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‘Haunted: Latin America’ Review: A Mediocre Attempt at Latin Horror

3 Stars

"Haunted: Latin America."
"Haunted: Latin America." By Courtesy of Netflix
By Alfonso J. Godinez Aguilar, Contributing Writer

“Haunted: Latin America” follows in the footsteps of its North American counterpart “Haunted" in depicting real people sharing their true stories of haunted houses, possession, and other paranormal activities. The series’ high production value makes it a worthwhile stream for any horror or paranormal junkie, but the show is not without its shortcomings. While the first edition — as well as the first episode of the second — of the series was filled with stunning dramatizations, heart-tugging moments, and edge-of-your-seat horror, the show’s later episodes fail to live up to the expectations set by previous installments.

The series may disappoint some viewers from the start, because while it could have taken advantage of the many culturally specific Latin American horror stories, “Haunted: Latin America” instead merely retells horror stories in Spanish that could have been set anywhere but Latin America. Additionally, the series’ five episodes fail to live up to the show’s name, as it only covers two countries — Mexico and Colombia — out of the many found in Latin America.

“Haunted: Latin America” follows a similar narration style to that of the original series, where witnesses recount first-hand stories in a room surrounded by friends and family. The show most effectively uses this style to complement a story’s believability in the season’s first and arguably strongest episode, “The House of the Damned,” in which a mother recounts the story of a sinister presence in a house she had just moved into with her sons. This episode showcases the best of what the series has to offer, from both a narrative and production point of view. In the shots of the real-life testimony, audiences see the authentic emotion coming from the mother and her family, evoking the same feelings among its viewers. The reenactments are stylized with dark and gloomy color grading, action-packed shots, and the perfect amount of special effects which ultimately combine to create a beautifully produced episode that feels both believable and very scary — setting the bar high for the rest of the season.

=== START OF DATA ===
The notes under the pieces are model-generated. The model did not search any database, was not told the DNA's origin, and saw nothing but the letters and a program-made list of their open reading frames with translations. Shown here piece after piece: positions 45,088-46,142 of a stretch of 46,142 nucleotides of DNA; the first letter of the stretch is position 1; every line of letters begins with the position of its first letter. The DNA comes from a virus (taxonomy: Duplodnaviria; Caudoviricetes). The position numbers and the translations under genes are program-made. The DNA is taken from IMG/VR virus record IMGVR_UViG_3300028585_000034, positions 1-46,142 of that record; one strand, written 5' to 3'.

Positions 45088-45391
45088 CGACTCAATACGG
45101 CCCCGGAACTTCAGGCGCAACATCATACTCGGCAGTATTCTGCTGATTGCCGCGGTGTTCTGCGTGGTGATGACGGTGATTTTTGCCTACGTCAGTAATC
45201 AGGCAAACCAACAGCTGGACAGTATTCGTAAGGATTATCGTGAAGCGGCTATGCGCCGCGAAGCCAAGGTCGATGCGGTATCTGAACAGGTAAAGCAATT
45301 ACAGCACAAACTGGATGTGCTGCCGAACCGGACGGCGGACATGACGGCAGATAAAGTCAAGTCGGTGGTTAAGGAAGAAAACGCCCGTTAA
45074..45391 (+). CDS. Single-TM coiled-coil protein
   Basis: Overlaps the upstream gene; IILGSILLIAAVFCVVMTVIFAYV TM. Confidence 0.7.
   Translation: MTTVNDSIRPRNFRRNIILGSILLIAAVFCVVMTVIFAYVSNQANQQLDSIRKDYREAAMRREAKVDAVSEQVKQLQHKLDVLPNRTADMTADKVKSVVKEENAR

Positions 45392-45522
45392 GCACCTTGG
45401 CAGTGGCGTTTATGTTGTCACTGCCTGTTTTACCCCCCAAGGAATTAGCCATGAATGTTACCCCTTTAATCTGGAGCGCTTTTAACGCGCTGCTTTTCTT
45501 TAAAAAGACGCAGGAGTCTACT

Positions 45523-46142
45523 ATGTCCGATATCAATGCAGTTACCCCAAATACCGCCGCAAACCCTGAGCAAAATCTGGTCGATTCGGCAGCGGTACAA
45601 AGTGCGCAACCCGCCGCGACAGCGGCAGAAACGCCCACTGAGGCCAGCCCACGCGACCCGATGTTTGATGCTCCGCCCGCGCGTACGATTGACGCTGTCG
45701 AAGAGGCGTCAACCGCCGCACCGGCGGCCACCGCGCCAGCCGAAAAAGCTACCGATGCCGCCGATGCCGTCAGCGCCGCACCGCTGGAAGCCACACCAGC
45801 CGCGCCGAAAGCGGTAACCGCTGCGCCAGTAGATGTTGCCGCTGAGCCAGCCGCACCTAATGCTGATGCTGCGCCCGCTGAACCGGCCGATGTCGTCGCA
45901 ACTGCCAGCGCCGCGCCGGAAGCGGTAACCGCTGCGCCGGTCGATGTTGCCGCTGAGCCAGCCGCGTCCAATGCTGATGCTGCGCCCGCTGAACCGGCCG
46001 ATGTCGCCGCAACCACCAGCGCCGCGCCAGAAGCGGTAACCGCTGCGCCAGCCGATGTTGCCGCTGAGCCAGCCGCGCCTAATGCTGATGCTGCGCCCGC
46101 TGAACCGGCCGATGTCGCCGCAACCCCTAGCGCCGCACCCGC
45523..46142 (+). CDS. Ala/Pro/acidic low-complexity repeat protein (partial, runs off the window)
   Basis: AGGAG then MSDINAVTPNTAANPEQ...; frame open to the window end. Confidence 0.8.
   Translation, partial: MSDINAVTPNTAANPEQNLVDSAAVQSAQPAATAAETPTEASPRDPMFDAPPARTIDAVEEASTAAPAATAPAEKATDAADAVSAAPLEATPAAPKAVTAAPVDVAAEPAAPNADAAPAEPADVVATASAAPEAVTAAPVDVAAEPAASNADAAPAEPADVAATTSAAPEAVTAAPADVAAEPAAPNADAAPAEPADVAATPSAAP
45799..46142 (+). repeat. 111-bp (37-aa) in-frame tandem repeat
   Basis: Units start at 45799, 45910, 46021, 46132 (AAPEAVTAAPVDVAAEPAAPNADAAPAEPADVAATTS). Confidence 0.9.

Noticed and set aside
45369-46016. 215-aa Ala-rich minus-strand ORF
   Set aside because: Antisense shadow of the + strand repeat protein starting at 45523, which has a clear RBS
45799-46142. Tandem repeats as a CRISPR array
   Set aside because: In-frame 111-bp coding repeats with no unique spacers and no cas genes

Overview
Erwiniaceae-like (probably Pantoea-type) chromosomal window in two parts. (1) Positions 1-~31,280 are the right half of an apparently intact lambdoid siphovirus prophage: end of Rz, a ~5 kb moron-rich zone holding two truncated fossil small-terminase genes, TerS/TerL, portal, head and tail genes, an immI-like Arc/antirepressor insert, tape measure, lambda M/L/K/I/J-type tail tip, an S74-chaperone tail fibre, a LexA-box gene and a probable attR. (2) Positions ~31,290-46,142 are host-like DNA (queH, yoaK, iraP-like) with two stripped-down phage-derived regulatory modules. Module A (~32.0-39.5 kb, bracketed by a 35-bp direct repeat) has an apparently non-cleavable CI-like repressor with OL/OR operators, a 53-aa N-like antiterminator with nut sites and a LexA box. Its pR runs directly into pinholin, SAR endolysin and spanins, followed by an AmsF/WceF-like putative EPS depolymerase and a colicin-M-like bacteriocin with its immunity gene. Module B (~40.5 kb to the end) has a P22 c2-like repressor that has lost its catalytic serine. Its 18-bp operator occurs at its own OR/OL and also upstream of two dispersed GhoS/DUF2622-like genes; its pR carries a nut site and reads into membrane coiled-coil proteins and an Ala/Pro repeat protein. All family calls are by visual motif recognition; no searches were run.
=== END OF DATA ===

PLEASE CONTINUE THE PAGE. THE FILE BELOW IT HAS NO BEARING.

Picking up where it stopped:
Unfortunately, the next episodes suffer from having to follow this fierce opening. The season’s unoriginal second episode, “The Cursed Doll,” follows the tried and true, “Annabelle”-esque haunted doll trope. While the episode is definitely creepy, its fear factor pales in comparison to the prior episode. The third episode, “The Woman from El Molino” (which seems to be loosely based on the Latin American legend of La Llorona), is unfortunately no better. What’s most disappointing is the episode’s narrative, as the testimony leaves far too many unanswered questions to be enjoyable or satisfying. Thankfully, the underwhelming narratives of the second and third episodes are salvaged by the show’s high production value. The show’s immersive and impressive visuals at least somewhat make up for the storytelling’s failures.

“Haunted” was able to redeem itself with the season’s fourth episode, “Something’s Knocking at the Door,” which is another high point in the season. The storyline feels authentic and pairs well with reenactments. Unlike the first episode, though, where all the people who were part of the real-life testimony seem emotionally tied to the story, the testimony in “Something’s Knocking at the Door” has many participants who appear bored out of their minds. The show’s fifth episode, “The Devil Dances before Easter,” is nearly ruined by subpar special effects and CGI on top of an already so-so narrative. For anyone who can speak Spanish, this episode is best enjoyed like a podcast, as the visuals only cut detract from any storytelling strength the episode has to offer. With such a strong start to “Haunted: Latin America,” it’s disappointing to see it end with an even more mediocre episode than what’s found throughout the rest of the season.

Although the series does have its weaknesses, and at points feels almost like a glorified Spanish creepypasta, the full first season of “Haunted: Latin America” is still worth the three-hour binge-watch. While viewers may not be scared out of their minds at any point, the series is still creepy enough to deliver an enjoyable, chilling experience.

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